It is the mission of the Cape May County Chamber of Commerce to be the champion for the business community through the strength of legislative advocacy, member services and educational programs. As advocates for over 800 members we represent, the chamber fully supports projects that improve the county’s economy by creating and retaining much-needed jobs, while enhancing daily life for residents and businesses.
The South Jersey Gas Cape Atlantic Reliability Project is such a project.
The project includes the construction of a 22-mile transmission pipeline — delivering cleaner, efficient natural gas to the B.L. England generating facility in Beesley’s Point in Cape May County. When finished, the new pipeline will reinforce the region’s access to safe and reliable energy by providing a critical back-up natural gas supply route to more than 142,000 customers in both Atlantic and Cape May counties.
In recent weeks, I have heard and read various viewpoints on this project — the good, the bad and the ugly. Each person has their own opinion, some citing the proven benefits of the project, others contesting its potential impact on the region’s environment and ecosystem.
Ironically, a number of those expressing sentiments are not residents of Atlantic and Cape May counties, or even of southern New Jersey. Some are from places as far away as Toms River, Bordentown and even Hudson County. While I respect their opinions, this also left me wondering, “Where are the voices of those who will be directly impacted by this project? How do these people feel?”
It is time for the residents and businesses of Cape May County to have a voice, and it is time for us to unite and speak up in support of the many benefits the Cape Atlantic Reliability Project offers us.
Despite what opponents have stated, there has been extensive research conducted in regard to the project’s environmental impact on the region. The pipeline would run either under or adjacent to the already paved roadways of Routes 49 and 50 between Upper Township and Maurice River Township, all within the existing cleared public rights-of-way, and only 10 miles of the 22-mile pipeline would travel through the forest area of the pinelands. This project will not cut into this pristine and protected part of the state, and there will be absolutely no forest clearing. Additional studies also have been conducted to ensure that there will be no negative impacts to nearby threatened and endangered species or adjacent wetlands.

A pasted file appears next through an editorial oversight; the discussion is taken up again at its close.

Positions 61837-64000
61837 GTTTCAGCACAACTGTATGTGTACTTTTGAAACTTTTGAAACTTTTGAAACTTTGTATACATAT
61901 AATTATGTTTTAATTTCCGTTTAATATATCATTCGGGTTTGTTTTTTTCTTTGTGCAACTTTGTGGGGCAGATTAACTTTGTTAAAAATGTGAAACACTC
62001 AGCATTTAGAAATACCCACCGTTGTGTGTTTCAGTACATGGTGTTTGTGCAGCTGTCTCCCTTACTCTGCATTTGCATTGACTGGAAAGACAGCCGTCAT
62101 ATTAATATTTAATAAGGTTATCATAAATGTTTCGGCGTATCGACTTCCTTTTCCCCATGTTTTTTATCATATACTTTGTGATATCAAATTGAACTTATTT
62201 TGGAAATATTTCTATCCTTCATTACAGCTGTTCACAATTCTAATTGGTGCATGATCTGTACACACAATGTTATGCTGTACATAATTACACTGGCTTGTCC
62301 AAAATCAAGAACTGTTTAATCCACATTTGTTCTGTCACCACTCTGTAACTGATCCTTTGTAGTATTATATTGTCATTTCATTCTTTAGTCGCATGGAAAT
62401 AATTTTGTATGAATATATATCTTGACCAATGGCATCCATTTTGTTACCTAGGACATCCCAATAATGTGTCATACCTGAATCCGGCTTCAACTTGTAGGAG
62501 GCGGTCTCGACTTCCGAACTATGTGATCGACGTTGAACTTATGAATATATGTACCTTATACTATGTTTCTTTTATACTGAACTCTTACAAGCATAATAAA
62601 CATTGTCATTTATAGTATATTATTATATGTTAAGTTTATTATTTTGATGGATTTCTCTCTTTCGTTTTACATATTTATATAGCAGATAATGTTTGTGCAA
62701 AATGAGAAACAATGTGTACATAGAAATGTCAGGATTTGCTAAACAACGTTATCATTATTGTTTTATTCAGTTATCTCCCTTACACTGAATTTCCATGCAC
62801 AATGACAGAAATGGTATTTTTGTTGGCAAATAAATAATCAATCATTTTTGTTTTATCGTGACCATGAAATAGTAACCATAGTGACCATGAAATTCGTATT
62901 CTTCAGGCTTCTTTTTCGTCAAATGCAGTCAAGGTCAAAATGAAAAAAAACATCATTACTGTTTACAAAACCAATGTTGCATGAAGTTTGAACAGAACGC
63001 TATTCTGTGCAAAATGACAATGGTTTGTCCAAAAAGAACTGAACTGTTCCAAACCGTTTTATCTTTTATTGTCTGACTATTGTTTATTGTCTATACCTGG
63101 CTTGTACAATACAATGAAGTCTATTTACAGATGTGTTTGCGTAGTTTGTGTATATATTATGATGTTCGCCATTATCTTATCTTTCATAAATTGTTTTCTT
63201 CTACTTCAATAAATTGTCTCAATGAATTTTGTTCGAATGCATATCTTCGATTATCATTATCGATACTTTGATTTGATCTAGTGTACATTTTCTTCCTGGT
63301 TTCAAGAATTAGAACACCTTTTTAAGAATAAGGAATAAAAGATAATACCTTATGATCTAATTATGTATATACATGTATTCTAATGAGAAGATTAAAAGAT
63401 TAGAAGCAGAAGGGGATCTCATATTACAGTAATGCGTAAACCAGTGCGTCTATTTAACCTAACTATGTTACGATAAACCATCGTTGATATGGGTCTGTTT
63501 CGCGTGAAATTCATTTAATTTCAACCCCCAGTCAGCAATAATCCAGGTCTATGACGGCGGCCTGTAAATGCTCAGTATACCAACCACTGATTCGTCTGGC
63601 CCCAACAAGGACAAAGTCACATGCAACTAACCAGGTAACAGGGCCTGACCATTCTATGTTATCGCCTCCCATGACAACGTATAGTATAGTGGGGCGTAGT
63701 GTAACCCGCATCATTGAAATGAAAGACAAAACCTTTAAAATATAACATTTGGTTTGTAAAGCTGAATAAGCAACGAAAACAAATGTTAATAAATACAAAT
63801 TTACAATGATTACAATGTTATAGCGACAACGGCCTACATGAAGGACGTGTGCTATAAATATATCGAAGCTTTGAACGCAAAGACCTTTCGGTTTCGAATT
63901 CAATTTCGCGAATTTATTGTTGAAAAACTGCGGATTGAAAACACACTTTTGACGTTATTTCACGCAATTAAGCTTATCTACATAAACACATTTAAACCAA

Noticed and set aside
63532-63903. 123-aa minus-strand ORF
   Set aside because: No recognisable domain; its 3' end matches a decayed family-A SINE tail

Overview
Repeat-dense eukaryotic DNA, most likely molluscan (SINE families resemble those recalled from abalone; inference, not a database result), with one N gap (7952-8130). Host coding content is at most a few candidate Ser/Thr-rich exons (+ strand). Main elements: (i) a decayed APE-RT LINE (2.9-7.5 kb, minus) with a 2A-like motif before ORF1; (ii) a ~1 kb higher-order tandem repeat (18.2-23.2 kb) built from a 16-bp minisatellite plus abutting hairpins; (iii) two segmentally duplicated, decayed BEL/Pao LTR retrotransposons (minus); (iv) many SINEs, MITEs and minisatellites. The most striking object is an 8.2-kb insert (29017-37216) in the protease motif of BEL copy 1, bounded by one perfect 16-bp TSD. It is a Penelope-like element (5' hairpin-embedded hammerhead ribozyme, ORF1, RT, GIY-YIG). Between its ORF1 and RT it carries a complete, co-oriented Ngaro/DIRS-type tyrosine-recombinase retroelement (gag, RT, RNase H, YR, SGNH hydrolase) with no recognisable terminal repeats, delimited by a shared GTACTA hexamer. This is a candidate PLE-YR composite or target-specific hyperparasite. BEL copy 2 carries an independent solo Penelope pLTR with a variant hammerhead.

Additionally, the conversion of the B.L. England facility from a coal- and oil-fired generator to a natural gas-fired generator, made possible under the scope of this project, would significantly reduce air emissions — making it one of the cleanest plants in the state, and further reducing the state’s reliance on coal.
The project would also provide better reliability for customers throughout the region. Local residents and businesses in the southernmost portion of the state currently rely on a single line supplying local generating facilities. With no backup, any disruption or damage to this line would be potentially devastating, with service outages lasting for months (like those during Superstorm Sandy). The new pipeline would further support the existing line, serving as a critical backup — significantly reducing Cape May County’s vulnerability to prolonged outages and stabilizing the electric grid during periods of peak energy.
In late January, the Pinelands Commission allowed for public comment on the project during its regularly scheduled monthly meeting. I attended the meeting, along with hundreds of others, and had the opportunity to address members of the commission directly. It was vitally important that I make the approximate 80-mile drive north to Browns Mills in Burlington County where the meeting was held to make sure Cape May County, not only others, had a real say.
There is still time to let those living and doing business throughout Cape May County be heard. I encourage residents to speak up and submit their comments in support of the Cape Atlantic Reliability Project to the Pinelands Commission.
As a chamber, we remain firm in our support of this project. We understand the benefits it will have on the businesses and residents of this region, and we are proud to do our part in making sure South Jersey Gas receives the approvals needed to move forward with the project. We hope that residents and businesses, too, will allow their voices to be heard.
Vicki Clark, of Lower Township, is president of the Cape May County Chamber of Commerce.